Japan : Fishery co-operatives-2

In the cradle

The second in a series on the pioneer of Japan’s fishery co-operative movement focuses on the infancy period of the movement in Hokkaido

This is excerpted from the Autobiography of Takatoshi Ando, translated by Naoyuki Tao and James Colyn

In 1933, the Japanese government launched its Farms and Fisheries Revitalization Policy, under which farming and fishing communities were to be revitalized to deal with the conditions of poverty brought about by the worldwide depression.

We referred to this policy as the ‘Self-Rehabilitation Movement’; since the government did not actually do anything concrete, apart from providing low-interest loans to fishermen. Furthermore, the government eventually became incapable of financing any more such loans.

Certain farmers and fishermen were quick to criticize the government. They believed it was shirking its responsibility and that farmers were suffering since the government had no clearly defined policy. I, however, did not see things that way. I supported the concept of ‘self-rehabilitation’, based on my belief in the importance of self-help and independence.

Since my youth, I had been averse to the idea that I should be dependent on the assistance of others, and I had no desire to accept any part of the inheritance my parents would leave me.

Having closely observed the society of those days, I came to understand that people often squandered their money. I realized that if a person economized and accumulated money little by little, he could build up a reasonable amount of capital and thereby establish a successful enterprise. My dream was to do that.

The co-operative movement had not yet taken hold in the fishing villages of Hokkaido, and these villages, which were dependent on primary industries, were therefore defenceless in the dog-eat-dog world of capitalism. In the farming villages, however, co-operatives were developing slowly but steadily, and they began to establish, on their own, joint marketing systems for their rice and dairy products.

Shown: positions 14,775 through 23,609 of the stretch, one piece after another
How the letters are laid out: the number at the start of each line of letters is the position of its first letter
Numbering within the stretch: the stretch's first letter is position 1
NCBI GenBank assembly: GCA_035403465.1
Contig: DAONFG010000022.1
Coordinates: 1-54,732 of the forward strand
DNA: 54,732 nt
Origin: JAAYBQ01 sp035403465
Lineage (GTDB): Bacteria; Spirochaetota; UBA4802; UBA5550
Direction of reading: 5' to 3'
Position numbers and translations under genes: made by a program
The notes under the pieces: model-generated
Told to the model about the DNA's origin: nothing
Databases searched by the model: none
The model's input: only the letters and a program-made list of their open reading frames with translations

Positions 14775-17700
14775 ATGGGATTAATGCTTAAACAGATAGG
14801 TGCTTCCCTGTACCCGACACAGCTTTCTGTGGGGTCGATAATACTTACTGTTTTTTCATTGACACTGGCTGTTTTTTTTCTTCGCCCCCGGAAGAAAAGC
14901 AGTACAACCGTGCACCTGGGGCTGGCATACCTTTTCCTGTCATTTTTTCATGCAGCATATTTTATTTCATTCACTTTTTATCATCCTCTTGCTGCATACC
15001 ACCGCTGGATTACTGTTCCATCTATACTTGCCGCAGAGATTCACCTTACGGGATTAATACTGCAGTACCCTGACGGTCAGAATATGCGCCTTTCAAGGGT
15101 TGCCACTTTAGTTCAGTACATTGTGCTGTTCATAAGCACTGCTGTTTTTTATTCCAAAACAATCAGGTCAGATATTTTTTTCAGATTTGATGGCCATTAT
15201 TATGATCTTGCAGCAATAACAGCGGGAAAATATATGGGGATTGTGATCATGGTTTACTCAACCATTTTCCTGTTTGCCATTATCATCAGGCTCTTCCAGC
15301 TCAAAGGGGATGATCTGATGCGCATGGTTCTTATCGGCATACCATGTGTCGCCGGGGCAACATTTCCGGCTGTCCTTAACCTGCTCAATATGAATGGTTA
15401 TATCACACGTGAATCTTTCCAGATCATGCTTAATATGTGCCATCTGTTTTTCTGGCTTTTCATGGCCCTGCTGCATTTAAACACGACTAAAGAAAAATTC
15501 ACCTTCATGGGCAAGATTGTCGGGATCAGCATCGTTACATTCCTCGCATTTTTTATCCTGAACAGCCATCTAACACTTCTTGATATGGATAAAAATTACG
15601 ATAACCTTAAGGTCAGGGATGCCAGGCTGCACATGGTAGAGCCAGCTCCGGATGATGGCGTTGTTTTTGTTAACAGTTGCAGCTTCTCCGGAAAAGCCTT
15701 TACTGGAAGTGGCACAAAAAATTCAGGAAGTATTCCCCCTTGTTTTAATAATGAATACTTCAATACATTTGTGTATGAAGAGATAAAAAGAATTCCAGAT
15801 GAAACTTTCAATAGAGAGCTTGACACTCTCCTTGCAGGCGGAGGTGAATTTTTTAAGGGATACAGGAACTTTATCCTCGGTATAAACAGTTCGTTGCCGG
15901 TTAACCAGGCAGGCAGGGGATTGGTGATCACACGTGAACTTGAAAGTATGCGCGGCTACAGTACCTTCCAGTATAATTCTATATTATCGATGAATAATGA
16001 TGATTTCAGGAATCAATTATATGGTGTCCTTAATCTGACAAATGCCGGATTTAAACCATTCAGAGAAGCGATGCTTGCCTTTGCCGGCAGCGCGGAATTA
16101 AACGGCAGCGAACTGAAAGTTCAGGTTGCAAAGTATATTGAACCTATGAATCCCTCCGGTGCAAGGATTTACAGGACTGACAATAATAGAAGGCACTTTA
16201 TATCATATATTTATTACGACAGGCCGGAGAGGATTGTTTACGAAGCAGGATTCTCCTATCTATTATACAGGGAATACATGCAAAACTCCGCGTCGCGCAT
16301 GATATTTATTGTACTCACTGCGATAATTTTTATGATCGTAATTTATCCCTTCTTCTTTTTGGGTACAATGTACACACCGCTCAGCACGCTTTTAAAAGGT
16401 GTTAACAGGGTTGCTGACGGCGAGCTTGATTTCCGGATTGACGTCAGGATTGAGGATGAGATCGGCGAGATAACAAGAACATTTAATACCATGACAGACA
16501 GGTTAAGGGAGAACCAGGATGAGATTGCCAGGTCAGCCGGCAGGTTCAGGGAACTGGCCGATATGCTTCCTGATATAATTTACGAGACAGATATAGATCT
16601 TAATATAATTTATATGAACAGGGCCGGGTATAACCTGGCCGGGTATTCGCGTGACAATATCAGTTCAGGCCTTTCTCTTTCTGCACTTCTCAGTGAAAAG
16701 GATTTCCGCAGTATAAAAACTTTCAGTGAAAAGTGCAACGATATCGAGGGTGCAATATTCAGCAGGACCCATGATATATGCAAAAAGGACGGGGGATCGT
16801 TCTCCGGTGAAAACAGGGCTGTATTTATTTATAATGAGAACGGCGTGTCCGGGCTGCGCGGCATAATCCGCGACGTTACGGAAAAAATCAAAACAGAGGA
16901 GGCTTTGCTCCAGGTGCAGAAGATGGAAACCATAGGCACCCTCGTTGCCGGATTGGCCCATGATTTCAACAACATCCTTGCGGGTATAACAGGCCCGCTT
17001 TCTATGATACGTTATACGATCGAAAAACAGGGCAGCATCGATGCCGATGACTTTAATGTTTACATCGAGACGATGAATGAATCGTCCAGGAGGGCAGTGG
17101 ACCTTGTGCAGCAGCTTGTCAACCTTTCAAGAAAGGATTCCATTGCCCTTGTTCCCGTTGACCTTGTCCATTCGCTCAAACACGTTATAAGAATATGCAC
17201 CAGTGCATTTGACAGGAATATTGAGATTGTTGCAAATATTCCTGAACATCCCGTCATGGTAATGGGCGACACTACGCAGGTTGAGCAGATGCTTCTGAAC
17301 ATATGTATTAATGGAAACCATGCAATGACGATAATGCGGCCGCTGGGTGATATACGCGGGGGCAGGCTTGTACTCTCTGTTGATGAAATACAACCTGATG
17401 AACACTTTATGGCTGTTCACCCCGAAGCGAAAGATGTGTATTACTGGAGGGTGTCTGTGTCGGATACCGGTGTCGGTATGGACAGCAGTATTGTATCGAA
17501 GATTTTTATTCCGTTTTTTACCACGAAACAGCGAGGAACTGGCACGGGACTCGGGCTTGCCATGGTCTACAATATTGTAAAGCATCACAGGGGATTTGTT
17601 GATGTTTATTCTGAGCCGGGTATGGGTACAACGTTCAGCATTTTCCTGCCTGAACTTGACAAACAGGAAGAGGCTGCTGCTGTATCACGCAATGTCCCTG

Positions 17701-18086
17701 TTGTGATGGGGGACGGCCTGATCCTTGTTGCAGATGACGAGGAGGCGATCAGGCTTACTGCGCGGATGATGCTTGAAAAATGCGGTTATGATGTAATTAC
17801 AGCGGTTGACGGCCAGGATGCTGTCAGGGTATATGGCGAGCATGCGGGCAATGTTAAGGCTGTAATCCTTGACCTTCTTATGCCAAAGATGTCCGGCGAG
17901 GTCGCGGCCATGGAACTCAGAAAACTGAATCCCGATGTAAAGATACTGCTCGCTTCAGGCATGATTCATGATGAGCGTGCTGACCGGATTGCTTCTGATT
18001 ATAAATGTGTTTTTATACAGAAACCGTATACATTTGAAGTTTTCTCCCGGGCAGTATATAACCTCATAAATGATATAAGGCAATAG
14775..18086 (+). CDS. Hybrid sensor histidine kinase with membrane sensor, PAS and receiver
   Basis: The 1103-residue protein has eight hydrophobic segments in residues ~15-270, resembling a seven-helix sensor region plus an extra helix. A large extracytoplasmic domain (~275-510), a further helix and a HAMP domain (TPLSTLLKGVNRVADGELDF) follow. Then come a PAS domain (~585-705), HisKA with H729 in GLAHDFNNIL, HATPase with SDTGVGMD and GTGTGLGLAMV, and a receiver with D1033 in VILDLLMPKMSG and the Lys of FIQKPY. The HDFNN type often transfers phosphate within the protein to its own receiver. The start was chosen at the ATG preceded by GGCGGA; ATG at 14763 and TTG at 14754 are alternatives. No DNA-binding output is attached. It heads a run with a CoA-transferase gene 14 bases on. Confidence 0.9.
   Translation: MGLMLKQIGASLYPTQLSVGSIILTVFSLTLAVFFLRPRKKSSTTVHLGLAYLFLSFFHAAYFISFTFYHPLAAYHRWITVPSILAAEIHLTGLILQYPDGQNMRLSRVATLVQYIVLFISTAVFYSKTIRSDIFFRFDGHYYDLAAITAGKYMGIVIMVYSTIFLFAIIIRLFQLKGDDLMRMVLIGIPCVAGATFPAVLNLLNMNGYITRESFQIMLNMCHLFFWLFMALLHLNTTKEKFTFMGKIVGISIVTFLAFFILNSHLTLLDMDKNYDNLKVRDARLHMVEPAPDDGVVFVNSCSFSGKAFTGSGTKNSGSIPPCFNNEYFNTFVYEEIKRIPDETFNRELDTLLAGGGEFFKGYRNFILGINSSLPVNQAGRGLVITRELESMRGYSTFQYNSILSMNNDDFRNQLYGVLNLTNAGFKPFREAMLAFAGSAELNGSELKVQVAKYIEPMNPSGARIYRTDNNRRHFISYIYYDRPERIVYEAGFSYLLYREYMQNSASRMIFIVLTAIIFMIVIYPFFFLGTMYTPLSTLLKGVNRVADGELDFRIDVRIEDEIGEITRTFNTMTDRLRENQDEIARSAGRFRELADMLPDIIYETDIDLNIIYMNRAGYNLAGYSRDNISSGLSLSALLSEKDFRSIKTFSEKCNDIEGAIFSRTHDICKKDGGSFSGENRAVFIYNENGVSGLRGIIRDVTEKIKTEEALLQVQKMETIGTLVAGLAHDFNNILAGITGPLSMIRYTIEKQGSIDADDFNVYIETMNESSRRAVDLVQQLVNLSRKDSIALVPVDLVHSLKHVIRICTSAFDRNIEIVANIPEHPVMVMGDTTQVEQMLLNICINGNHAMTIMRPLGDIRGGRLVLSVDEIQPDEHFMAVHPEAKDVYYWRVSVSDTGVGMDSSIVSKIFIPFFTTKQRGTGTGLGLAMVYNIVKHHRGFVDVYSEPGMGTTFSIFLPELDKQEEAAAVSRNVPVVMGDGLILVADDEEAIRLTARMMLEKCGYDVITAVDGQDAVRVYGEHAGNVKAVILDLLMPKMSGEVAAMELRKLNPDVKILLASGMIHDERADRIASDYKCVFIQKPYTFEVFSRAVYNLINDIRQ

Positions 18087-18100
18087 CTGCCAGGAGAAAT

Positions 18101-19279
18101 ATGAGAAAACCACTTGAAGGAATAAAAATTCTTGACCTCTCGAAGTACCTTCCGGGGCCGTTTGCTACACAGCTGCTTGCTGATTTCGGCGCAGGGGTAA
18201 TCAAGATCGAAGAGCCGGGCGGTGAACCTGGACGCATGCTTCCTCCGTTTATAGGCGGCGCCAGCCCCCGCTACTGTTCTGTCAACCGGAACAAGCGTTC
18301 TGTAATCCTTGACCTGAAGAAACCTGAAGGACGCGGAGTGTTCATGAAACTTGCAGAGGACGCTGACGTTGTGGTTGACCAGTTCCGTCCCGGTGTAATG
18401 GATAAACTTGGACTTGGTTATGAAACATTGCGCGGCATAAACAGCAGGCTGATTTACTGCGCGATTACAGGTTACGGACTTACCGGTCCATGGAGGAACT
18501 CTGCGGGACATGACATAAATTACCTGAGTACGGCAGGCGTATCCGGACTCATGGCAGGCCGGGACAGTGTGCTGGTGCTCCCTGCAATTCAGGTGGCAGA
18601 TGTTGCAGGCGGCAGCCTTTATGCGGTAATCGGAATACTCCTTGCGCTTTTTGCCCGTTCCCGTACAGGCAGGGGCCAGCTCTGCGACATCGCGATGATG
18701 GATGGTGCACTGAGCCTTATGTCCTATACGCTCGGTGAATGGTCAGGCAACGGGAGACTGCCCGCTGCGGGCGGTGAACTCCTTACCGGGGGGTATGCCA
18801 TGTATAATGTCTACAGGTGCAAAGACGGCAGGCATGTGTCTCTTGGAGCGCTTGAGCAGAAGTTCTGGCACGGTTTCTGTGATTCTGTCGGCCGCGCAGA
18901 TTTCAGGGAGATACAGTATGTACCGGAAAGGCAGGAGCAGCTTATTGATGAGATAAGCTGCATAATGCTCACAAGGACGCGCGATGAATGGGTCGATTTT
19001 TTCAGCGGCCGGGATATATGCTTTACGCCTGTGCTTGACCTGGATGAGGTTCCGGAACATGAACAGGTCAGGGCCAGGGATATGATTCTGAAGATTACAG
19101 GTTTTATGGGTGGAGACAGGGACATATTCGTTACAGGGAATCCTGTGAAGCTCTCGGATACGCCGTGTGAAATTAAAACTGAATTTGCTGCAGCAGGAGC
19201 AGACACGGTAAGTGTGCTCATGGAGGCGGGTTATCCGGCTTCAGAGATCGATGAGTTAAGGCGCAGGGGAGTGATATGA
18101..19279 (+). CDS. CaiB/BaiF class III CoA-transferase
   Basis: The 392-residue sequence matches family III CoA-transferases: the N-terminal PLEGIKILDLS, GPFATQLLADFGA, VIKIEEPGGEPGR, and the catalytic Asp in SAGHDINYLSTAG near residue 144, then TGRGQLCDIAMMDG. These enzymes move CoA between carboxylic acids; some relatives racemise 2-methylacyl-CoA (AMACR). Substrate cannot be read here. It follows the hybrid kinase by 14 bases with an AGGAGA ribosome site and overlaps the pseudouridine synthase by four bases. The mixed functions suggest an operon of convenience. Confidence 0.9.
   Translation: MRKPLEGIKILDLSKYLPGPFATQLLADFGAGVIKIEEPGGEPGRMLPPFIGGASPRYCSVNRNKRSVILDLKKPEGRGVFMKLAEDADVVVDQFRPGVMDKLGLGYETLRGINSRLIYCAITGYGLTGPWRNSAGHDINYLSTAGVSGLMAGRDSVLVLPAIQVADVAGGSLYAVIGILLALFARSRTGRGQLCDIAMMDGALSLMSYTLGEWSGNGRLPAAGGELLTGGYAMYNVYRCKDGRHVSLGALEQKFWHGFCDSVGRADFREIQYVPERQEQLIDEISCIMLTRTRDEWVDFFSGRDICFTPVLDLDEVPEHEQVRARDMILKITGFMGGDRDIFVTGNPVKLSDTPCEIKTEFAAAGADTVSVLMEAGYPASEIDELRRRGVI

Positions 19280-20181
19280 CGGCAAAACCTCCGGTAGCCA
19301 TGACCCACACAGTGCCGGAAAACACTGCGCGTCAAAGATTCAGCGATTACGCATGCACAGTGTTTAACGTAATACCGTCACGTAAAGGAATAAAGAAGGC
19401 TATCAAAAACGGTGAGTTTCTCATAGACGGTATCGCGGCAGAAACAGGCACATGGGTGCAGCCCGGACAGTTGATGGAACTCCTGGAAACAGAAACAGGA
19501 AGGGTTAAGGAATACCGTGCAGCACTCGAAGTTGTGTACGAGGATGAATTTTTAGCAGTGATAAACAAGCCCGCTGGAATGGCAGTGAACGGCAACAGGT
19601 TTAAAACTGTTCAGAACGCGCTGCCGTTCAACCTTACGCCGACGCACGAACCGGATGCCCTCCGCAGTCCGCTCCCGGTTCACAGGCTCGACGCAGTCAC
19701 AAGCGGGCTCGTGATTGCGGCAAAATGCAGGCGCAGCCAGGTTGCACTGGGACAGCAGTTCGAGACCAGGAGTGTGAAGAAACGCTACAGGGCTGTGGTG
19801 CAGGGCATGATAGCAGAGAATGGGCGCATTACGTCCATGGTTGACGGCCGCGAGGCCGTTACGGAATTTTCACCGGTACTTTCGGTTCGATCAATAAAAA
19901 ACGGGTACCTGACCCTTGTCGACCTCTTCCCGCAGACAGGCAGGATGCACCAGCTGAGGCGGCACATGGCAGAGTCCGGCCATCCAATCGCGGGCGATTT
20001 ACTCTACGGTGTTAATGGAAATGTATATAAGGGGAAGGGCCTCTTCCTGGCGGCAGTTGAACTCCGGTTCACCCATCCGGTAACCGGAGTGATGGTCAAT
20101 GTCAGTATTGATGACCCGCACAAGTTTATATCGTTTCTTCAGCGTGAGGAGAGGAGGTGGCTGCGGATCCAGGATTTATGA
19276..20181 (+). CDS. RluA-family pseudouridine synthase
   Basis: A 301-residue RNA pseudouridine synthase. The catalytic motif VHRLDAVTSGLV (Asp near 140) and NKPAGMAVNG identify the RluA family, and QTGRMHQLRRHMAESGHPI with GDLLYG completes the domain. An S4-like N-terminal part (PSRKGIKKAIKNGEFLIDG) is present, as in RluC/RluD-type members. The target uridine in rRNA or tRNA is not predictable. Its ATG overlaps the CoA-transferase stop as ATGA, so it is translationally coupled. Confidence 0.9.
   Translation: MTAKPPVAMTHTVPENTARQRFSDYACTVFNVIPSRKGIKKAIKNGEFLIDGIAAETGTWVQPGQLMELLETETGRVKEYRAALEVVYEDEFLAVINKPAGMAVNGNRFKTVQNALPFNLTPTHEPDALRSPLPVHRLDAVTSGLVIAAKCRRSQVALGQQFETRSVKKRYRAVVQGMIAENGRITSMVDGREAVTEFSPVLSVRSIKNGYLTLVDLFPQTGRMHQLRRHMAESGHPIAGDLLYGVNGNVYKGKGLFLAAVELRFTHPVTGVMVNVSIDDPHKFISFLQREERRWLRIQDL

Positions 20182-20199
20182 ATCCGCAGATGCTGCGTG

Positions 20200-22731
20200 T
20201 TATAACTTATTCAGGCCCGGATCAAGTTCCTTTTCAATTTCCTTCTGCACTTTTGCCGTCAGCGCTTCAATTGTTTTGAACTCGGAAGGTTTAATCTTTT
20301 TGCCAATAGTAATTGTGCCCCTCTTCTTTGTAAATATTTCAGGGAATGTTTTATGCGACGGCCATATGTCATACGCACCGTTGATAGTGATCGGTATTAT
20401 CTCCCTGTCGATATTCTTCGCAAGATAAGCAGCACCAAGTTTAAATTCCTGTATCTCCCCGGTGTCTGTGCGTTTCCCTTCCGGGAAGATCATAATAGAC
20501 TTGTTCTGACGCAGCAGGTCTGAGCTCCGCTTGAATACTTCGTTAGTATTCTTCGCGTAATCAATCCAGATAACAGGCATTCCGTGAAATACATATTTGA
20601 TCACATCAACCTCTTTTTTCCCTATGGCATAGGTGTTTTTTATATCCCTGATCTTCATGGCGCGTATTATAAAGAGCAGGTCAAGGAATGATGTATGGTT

In 1933 the Japanese government revised the Fishery Law. With this revision, the Fishermen’s Associations were renamed Fishery Co-operative Associations (FCAs), and the associations became responsible not only for managing the fishery rights, hut also for the use of the accumulated capital of the member fishermen, so that the associations could perform the economic activity of FCAs.

With those developments, I decided to devote myself to the development of the FCAs, and therefore requested to be transferred from the Hokkaido government’s Fishery Licence Section to the newly established FCA Section, where I could apply the basic ideas behind the co-operative movement to the fishing sector, the one in the worst financial condition.

My first responsibility was to recruit qualified personnel for my staff. I was fortunate to be able to hire five excellent workers from other sections. I instructed them on the theories of the co-operative movement and discussed with them what type of co-operatives would be most suitable for the fishermen of Hokkaido. One of the primary concerns was whether the FCAs should be limited-liability, unlimited-liability or guaranteed-liability co-operatives.


Thereafter, we had to explain to the fishermen the ideas and functions of co-operatives, and let them organize their own co-operatives as they saw fit. Since the fishermen could not understand all the provisions of the Fishery Law which concerned FCAs, I had to interpret these provisions for the fishermen.

After much discussion with the fishermen, I compiled a Guideline for Establishing FCAs in Hokkaido’. Of course, before I distributed this manual to the FCAs, I submitted it for examination to the Japanese government.

I was surprised when they told me that such guidelines were unnecessary, and I realized that the government had no strategy for guiding the fishermen. Nevertheless, I eventually convinced the government that these methods would be successful, and the time came for us to act.

After considering how and where we should begin these reforms, I selected the Hakodate Fisheries Association (FA). The reason I chose the city of Hakodate, which is located at the southern tip of Hokkaido, was that it presented the most serious challenge in terms of establishing a co-operative.

Due to a massive fire earlier that year, the city was in a critical financial shape, particularly in the two areas which had been almost completely burned downOmori-cho and Sumiyoshi-cho. Furthermore, the government was willing to provide Y70,000 through a fishery reconstruction fund, and Hakodate was a prime area to receive some of these funds.